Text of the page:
With so many groups to support, fundraisers may wonder why
                  someone would want to support one group over another. Generally,
                  people who have this concern are brand-new to the field, just taking
                  their first plunge into the fundraising pool. The answer to this
                  question is that every organization has what I call its unique charm.
                  It has something that separates it from all the other nonprofit groups
                  and that draws in donors, volunteers, leaders, fundraisers, and admin-
                  istrators like a magnet. It could be that a certain group is taking care of
                  the homeless in a select section of the city, that a theater conducts
                  monthly workshops for children after school hours, or that the rivers
                  are free from waste because a group successfully lobbied local govern-
                  ment. Sometimes it is leadership that provides the magic, turning a
                  group from nothing to a huge success. More often than not, it is the
                  select group of beneficiaries the organization serves that makes the
                  group unique and worthy of tremendous support.
                       Anyone who has concerns that the vast universe of causes might
                  hinder any Ask should remember the following. As the asker, you, in
                  your heart of hearts, must believe in the mission of your organization,
                  be dedicated to speaking on your organization’s behalf, be proactive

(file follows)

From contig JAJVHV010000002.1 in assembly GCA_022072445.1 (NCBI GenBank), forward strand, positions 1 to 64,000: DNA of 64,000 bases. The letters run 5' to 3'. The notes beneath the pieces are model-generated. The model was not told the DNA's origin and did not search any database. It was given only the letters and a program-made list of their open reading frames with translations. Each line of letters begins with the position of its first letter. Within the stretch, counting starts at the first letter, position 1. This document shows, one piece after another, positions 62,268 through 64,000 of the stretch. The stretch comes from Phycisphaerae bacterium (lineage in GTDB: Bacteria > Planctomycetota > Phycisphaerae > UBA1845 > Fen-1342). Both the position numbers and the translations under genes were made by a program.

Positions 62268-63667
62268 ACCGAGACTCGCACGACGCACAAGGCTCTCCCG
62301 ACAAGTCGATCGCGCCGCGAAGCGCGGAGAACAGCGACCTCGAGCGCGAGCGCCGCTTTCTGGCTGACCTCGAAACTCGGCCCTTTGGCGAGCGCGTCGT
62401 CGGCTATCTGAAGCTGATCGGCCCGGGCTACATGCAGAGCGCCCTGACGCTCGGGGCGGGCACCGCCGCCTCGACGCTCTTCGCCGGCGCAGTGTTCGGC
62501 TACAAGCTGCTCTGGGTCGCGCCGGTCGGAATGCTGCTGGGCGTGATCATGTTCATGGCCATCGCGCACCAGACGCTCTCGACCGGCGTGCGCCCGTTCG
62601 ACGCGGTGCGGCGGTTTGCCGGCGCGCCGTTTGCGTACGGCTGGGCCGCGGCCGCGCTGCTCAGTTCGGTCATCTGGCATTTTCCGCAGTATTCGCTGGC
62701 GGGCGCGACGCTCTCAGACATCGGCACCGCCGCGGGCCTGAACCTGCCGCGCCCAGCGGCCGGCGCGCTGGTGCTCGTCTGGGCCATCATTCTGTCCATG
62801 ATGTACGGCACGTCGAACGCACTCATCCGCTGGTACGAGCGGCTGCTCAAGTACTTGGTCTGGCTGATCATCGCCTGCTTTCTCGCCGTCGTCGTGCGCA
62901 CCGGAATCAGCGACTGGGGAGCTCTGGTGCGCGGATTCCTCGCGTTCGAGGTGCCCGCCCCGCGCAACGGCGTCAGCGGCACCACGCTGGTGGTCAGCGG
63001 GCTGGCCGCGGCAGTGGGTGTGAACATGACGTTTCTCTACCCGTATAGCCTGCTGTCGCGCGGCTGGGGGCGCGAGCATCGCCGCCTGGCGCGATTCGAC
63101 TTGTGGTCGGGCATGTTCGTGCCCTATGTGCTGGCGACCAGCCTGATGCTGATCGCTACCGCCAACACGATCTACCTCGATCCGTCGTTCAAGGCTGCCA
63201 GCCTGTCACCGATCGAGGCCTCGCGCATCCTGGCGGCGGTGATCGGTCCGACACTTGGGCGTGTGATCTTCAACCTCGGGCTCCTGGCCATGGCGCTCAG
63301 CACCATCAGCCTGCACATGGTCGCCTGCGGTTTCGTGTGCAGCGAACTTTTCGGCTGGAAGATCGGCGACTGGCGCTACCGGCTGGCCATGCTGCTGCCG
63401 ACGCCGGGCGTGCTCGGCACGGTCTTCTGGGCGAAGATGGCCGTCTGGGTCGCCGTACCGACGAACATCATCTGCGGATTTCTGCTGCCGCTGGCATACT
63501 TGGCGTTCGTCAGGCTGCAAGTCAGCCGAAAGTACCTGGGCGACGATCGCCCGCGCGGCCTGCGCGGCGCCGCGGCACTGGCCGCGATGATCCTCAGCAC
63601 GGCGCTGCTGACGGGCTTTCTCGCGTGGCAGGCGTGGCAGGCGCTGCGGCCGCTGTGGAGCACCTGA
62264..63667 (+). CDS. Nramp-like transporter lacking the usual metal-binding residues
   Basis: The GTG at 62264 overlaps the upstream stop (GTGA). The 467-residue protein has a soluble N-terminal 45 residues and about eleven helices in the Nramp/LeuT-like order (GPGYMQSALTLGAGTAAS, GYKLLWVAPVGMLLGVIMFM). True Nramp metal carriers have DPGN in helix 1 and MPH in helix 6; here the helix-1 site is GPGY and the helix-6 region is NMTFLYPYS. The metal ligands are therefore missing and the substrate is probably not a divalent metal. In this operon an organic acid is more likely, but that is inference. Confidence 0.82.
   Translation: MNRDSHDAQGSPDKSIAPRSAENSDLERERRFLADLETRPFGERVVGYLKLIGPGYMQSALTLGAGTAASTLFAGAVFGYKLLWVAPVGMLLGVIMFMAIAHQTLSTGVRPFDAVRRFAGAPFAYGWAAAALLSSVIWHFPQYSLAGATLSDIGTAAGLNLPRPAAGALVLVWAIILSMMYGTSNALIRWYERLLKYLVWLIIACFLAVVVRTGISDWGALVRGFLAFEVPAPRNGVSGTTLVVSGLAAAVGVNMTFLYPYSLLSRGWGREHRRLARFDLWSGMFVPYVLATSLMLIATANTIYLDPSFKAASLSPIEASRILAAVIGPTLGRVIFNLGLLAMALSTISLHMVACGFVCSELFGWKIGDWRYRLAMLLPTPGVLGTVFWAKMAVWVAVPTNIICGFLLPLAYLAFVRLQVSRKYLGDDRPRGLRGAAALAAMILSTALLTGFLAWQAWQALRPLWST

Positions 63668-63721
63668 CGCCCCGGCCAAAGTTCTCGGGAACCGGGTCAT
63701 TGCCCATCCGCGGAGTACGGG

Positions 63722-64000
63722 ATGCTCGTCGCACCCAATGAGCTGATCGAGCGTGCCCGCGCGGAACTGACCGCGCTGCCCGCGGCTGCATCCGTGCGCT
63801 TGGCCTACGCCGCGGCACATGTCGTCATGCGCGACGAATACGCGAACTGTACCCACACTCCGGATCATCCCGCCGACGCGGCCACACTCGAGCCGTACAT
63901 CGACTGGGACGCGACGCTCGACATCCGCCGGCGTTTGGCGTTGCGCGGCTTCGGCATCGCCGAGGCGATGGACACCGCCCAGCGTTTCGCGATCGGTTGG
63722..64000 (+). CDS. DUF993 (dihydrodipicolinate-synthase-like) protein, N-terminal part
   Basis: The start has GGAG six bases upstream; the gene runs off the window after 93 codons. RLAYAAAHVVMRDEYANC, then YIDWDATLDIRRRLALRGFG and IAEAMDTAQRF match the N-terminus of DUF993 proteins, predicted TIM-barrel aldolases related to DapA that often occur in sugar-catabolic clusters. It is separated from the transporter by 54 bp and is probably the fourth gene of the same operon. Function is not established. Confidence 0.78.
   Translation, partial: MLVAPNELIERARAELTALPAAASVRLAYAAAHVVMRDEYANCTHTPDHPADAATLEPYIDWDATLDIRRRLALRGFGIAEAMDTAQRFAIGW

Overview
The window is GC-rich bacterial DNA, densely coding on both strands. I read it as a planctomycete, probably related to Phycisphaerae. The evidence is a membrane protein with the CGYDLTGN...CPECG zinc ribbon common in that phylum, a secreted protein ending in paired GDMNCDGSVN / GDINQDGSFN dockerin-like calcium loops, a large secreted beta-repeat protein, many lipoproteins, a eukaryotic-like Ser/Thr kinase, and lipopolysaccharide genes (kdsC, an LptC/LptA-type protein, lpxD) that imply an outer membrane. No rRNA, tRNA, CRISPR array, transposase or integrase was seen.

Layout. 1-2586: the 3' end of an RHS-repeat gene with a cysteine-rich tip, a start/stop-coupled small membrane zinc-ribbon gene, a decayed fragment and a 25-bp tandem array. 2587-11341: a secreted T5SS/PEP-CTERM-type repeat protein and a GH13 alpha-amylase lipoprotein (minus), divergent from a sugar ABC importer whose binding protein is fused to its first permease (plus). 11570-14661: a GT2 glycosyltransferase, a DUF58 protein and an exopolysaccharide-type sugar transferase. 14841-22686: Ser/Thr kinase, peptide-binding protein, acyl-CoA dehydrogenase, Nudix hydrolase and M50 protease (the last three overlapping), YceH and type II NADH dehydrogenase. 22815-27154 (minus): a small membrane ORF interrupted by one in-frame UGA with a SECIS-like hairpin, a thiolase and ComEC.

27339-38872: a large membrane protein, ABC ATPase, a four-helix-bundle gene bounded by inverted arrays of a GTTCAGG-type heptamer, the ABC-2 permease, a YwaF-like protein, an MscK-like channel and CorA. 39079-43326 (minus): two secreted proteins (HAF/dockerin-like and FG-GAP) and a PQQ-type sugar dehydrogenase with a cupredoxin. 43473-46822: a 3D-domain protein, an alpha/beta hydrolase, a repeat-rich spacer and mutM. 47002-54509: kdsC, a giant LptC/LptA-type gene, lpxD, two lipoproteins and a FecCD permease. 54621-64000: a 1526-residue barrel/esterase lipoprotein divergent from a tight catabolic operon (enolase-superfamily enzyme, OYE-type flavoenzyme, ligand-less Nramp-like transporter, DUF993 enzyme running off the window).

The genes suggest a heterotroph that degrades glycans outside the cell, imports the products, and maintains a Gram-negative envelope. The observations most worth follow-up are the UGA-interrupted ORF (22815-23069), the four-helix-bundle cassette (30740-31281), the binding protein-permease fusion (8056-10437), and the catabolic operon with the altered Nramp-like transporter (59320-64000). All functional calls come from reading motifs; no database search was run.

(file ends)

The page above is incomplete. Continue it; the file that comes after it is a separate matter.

and tenacious for the cause, and most of all, have faith in the
                  organization, even when circumstances, whether within or outside
                  your control, may be challenging. Your commitment to the group
                  must be clearly demonstrated in every conversation and interaction
                  you have with the person you are going to ask for money. If you believe
                  in your group and the person has an initial inclination or strong desire
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          14 The ASK

               to learn more about that group, then you are halfway there. In time
               your positive energy will convince the person being asked that, yes,
               your group is unique, that its charm is different from all the rest, and
               best of all, that giving, early and often, to this sensational organization
               is an opportunity not to be missed.
                    In businesses, the uniqueness comes from the idea, concept, and
               vision of what you do that no one else thought of and no one else is
               doing. Even if you want to launch a new play, get a patent on the best
               invention, or develop software that will make a company highly
               competitive, you should be able to distinguish yourself from all the
               rest. The key is to come up with three ways you have something that
               no one else has, or you can deliver something no one else can, or you
               do it better, with more personal care and customer satisfaction than
               the competition. You will hear me reiterate this theme over and over in
               this book—that for-profit organizations and nonprofits share a com-
               monality to be unique, to provide ‘‘customer-’’ and ‘‘donor-’’ friendly